The all-new 2018 Nissan Leaf, driven
12/7/2017  Jonathan M. Gitlin

[images  / Jonathan Gitlin

The second-gen EV has a longer range, more power, and is a better value for
the money.

YOUNTVILLE, Calif.—Nissan arguably doesn't get nearly enough credit for
mainstreaming the electric vehicle. Sure, Tesla made EVs cool among Silicon
Valley's venture-capital set who aspire to a clean, fast, and prosperous
future. And the Chevrolet Bolt is GM's second bite at the cherry that
actually worked, proving all those EV-1s didn't die in vain. But since 2010,
it's Nissan that has actually been selling the most cars, with more than
290,000 Leafs worldwide, 114,000 of them here in the US.

Now there's an all-new Leaf, one with better range, more power, better
technology, and for less money than before. After spending the day driving
one, I came away impressed.

New powertrain
The outgoing Leaf might have sold well, but there's no escaping the fact
that, by 2017's standards, it was outdated technology. The electric motor
has been carried over, but there's a new inverter, among other improvements.
Power output is boosted from 80kW (107hp) to 110kW (147hp), and it's more
torquey—320Nm (236ft-lbs) in the 2018 versus 254Nm (187ft-lbs) in the old

Previous Leafs launched with a 24kWh battery, and even when they were bumped
mid-life to a 30kWh pack, their range was dwarfed by the Model S and then
the Bolt. Lithium-ion know-how has come a long way since then, and so the
second-generation Leaf now comes with a 40kWh pack, which means about 150
miles (241km) of range on a full charge. The new pack keeps the same
footprint and still uses 192 cells, but now these are bundled as 24 modules
of eight rather than 48 modules of four. A 60kWh, longer-range battery is in
the pipeline, but we'll have to wait until model year 2019 for that one.
Although Nissan says battery management is improved, we know that some
people are still concerned that, without active thermal management,
degradation over time will be more of a problem than it is for EVs from
Tesla or GM.

Every Leaf now ships with an onboard 6.6kW charger. Supplied with such
power, the battery will fully recharge in 7.5 hours. (At 3.3kW, this will
take 12 hours, and expect to spend 35 hours charging if you're limited to a
110v supply.) The SV and SL trim levels also include a CHAdeMO DC fast
charging port at 50kW that will add 69 percent (or 88 miles of range) in 30
minutes, or 80 percent (105 miles of range) in 40 minutes. Nissan says it's
exploring the possibility of accepting greater power inputs, but there is
nothing concrete to report on that front as of yet.

Finally, at some point, it will also be possible to connect one's Leaf to
the house grid and use it as a mobile battery pack. The idea emerged in the
aftermath of the 2011 Tōhoku-Oki earthquake, and between 4,000-5,000
Leaf-to-Grid installations have been completed in Japan. But Nissan USA is
still working with charger manufacturers to make that a reality over here;
the company tells Ars that it's protective over the battery warranty and
needs to be satisfied that such installations won't affect the packs'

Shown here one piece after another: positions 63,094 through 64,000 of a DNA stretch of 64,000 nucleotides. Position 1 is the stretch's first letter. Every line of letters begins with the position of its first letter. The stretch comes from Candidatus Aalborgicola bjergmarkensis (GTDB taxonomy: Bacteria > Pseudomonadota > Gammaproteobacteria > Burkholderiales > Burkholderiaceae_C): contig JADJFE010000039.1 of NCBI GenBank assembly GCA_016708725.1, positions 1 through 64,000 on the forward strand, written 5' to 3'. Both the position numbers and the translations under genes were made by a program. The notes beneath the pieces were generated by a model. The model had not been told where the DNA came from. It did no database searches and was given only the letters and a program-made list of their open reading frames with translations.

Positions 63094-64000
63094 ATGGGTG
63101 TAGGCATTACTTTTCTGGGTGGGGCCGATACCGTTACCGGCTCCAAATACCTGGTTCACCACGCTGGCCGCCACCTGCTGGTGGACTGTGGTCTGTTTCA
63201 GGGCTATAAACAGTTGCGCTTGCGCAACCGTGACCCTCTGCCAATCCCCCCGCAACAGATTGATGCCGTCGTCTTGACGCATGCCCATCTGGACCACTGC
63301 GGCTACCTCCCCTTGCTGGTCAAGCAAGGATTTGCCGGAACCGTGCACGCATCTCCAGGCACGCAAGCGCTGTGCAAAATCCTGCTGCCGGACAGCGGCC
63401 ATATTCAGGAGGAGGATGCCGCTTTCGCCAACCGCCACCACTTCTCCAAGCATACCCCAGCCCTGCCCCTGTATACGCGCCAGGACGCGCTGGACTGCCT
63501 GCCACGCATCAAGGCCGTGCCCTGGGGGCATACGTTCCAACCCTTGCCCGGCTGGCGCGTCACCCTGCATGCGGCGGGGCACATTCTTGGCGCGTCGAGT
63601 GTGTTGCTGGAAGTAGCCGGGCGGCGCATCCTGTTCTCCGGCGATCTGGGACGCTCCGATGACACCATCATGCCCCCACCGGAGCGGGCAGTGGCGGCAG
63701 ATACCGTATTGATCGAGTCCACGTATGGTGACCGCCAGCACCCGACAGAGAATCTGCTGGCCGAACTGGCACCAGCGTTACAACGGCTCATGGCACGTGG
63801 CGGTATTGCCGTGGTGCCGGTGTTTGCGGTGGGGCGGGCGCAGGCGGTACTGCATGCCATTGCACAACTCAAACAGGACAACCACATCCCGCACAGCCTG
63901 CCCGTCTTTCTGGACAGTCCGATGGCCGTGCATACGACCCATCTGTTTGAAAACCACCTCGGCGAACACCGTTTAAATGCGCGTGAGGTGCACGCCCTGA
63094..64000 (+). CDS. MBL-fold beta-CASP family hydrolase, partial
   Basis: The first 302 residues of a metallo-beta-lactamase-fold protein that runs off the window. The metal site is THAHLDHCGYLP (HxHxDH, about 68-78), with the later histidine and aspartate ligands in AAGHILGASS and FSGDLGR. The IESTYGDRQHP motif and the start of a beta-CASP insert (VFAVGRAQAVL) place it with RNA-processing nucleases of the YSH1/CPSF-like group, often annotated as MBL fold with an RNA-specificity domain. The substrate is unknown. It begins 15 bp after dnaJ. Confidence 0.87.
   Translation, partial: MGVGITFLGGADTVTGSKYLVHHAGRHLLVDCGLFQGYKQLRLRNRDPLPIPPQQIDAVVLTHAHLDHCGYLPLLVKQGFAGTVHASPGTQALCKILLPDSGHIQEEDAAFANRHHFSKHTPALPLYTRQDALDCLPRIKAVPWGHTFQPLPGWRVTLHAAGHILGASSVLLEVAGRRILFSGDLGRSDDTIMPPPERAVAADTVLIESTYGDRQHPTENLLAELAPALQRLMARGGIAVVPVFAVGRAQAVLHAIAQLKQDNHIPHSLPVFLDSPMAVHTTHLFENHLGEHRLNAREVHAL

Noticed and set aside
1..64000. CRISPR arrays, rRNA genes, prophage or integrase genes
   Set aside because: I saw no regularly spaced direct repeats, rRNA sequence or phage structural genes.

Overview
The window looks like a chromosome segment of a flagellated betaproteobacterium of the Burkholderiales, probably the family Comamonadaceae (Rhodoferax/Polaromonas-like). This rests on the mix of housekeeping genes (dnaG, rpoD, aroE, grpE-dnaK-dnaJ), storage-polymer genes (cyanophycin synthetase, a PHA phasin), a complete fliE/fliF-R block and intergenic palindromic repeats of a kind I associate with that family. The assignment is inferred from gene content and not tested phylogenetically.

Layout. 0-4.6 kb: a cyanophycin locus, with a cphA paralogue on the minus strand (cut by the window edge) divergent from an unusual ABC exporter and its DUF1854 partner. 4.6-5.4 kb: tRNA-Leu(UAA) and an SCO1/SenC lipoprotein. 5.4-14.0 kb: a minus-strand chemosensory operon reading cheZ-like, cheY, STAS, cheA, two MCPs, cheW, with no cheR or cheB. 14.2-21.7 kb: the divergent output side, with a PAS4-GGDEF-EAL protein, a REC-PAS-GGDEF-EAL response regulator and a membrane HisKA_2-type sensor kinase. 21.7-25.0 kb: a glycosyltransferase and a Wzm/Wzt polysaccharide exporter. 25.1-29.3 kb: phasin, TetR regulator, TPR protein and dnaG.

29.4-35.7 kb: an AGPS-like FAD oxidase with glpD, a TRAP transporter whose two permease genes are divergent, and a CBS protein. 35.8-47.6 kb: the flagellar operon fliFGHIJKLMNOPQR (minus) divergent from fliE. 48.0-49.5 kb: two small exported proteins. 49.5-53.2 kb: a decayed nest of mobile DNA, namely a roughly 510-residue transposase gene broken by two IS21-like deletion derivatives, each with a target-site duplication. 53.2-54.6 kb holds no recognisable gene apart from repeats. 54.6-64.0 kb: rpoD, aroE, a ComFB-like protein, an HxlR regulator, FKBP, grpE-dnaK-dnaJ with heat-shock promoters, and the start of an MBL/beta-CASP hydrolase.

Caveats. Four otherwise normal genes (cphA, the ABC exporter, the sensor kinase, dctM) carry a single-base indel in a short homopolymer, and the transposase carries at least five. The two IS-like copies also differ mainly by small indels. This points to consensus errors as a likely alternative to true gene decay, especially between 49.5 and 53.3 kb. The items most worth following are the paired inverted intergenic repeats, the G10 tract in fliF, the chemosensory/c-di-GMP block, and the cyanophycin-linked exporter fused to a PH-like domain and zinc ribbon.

New styling
Seven years is almost as long a time in car design as it is in battery
technology, and so the 2018 Leaf looks very different from its predecessor.
Its face now wears the corporate V-Motion grille, with a 3D-patterned,
semi-translucent center section that proved impossible to photograph. The
car is a more conventional two-box hatchback design now, complete with
must-have styling touches like the floating C-pillar and a rear diffuser
that looks more than just decorative. The coefficient of drag (Cd) remains
at 0.28—a better statistic to bench race would be the drag area (CdA), but
no one seems to give those out anymore.

The interior is similarly all new and much larger than before. Rear legroom
is easily sufficient for adults, and there's 23.6 cubic feet (668L) of cargo
room. The interior doesn't feel quite as funky as the Bolt's—perhaps the
choice of black, black, and more black on our test cars is to blame—and the
materials don't always feel as high-grade to the touch. But it's worth
remembering that the most fully loaded Leaf only costs as much as a
base-spec Bolt: our test vehicle was a Leaf SL with the technology pack, and
it retails for $37,738 before any tax credits or other EV incentives.

Driving impressions
From the driver's seat, a chink finally appears in the Leaf's armor: the
driving position. More specifically, it's the steering wheel, which only
adjusts for rake, not reach. Even for someone as short as I that means the
"Italian ape" driving position—arms straight and legs splayed. That this was
our biggest complaint when addressing the job Nissan's designers and
engineers completed is a good sign. On the road, the steering feel was good,
as was the handling, aided as in most EVs by a very low center of gravity.
The suspension is also stiffer than the previous model, with good control
over broken surfaces and potholes.

A significant new addition to the Leaf driving experience is its e-pedal
mode. You see, first-generation Leafs drove like normal cars, accelerator to
go, brake pedal to slow, and a bit of torque creep engineered in to
replicate that side effect of an automatic transmission plus internal
combustion engine. But every EV to hit the streets since has done things
differently; pushing the accelerator pedal of a Model S, Bolt, or BMW i3
will make it go, but lifting that pedal has the opposite effect, causing
deceleration via regenerative braking. While you can (and often will) use
the brake pedal in these vehicles, for driving in traffic or at urban